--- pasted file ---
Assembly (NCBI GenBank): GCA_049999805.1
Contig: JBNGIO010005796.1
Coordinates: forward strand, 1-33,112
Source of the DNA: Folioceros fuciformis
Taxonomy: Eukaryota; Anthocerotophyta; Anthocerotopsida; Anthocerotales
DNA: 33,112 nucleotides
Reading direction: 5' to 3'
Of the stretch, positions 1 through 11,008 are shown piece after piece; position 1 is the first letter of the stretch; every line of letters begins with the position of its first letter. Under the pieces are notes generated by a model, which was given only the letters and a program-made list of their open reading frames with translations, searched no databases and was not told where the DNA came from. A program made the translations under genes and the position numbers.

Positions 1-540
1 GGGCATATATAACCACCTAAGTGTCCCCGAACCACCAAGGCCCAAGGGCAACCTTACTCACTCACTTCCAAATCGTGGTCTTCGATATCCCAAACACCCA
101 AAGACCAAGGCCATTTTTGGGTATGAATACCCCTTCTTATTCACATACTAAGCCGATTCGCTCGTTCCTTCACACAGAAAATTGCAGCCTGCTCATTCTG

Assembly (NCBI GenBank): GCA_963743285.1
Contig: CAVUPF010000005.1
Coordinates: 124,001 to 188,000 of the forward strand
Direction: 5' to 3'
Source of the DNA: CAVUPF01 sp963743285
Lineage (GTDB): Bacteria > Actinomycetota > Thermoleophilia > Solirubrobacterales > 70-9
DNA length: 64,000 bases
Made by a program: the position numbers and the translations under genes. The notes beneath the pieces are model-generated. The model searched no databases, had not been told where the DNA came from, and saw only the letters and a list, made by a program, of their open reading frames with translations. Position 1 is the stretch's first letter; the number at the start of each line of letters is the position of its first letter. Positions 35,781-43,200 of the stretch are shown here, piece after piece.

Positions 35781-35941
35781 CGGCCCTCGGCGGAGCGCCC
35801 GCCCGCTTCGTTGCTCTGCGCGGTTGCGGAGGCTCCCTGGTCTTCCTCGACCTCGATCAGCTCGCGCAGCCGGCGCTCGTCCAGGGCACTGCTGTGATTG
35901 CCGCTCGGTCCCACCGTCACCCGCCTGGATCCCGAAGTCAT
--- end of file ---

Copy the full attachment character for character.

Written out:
Assembly (NCBI GenBank): GCA_049999805.1
Contig: JBNGIO010005796.1
Coordinates: forward strand, 1-33,112
Source of the DNA: Folioceros fuciformis
Taxonomy: Eukaryota; Anthocerotophyta; Anthocerotopsida; Anthocerotales
DNA: 33,112 nucleotides
Reading direction: 5' to 3'
Of the stretch, positions 1 through 11,008 are shown piece after piece; position 1 is the first letter of the stretch; every line of letters begins with the position of its first letter. Under the pieces are notes generated by a model, which was given only the letters and a program-made list of their open reading frames with translations, searched no databases and was not told where the DNA came from. A program made the translations under genes and the position numbers.

Positions 1-540
1 GGGCATATATAACCACCTAAGTGTCCCCGAACCACCAAGGCCCAAGGGCAACCTTACTCACTCACTTCCAAATCGTGGTCTTCGATATCCCAAACACCCA
101 AAGACCAAGGCCATTTTTGGGTATGAATACCCCTTCTTATTCACATACTAAGCCGATTCGCTCGTTCCTTCACACAGAAAATTGCAGCCTGCTCATTCTG

Assembly (NCBI GenBank): GCA_963743285.1
Contig: CAVUPF010000005.1
Coordinates: 124,001 to 188,000 of the forward strand
Direction: 5' to 3'
Source of the DNA: CAVUPF01 sp963743285
Lineage (GTDB): Bacteria > Actinomycetota > Thermoleophilia > Solirubrobacterales > 70-9
DNA length: 64,000 bases
Made by a program: the position numbers and the translations under genes. The notes beneath the pieces are model-generated. The model searched no databases, had not been told where the DNA came from, and saw only the letters and a list, made by a program, of their open reading frames with translations. Position 1 is the stretch's first letter; the number at the start of each line of letters is the position of its first letter. Positions 35,781-43,200 of the stretch are shown here, piece after piece.

Positions 35781-35941
35781 CGGCCCTCGGCGGAGCGCCC
35801 GCCCGCTTCGTTGCTCTGCGCGGTTGCGGAGGCTCCCTGGTCTTCCTCGACCTCGATCAGCTCGCGCAGCCGGCGCTCGTCCAGGGCACTGCTGTGATTG
35901 CCGCTCGGTCCCACCGTCACCCGCCTGGATCCCGAAGTCAT